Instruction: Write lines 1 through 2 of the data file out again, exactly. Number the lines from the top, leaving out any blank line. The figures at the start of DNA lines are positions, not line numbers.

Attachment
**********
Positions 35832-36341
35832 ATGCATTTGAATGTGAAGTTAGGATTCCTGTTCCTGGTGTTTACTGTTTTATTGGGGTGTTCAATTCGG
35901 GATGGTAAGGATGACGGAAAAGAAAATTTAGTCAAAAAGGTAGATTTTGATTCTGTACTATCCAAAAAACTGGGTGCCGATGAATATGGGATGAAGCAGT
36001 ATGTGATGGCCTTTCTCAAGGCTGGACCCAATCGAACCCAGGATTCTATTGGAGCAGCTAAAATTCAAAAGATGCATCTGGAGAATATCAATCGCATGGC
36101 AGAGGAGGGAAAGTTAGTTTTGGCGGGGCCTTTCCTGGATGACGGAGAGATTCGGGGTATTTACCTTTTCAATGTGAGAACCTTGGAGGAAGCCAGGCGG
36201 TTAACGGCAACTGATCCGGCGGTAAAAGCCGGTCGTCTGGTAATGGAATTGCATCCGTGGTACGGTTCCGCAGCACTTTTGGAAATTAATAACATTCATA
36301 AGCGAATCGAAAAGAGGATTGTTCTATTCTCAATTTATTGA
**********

Positions 35832-36341
35832 ATGCATTTGAATGTGAAGTTAGGATTCCTGTTCCTGGTGTTTACTGTTTTATTGGGGTGTTCAATTCGG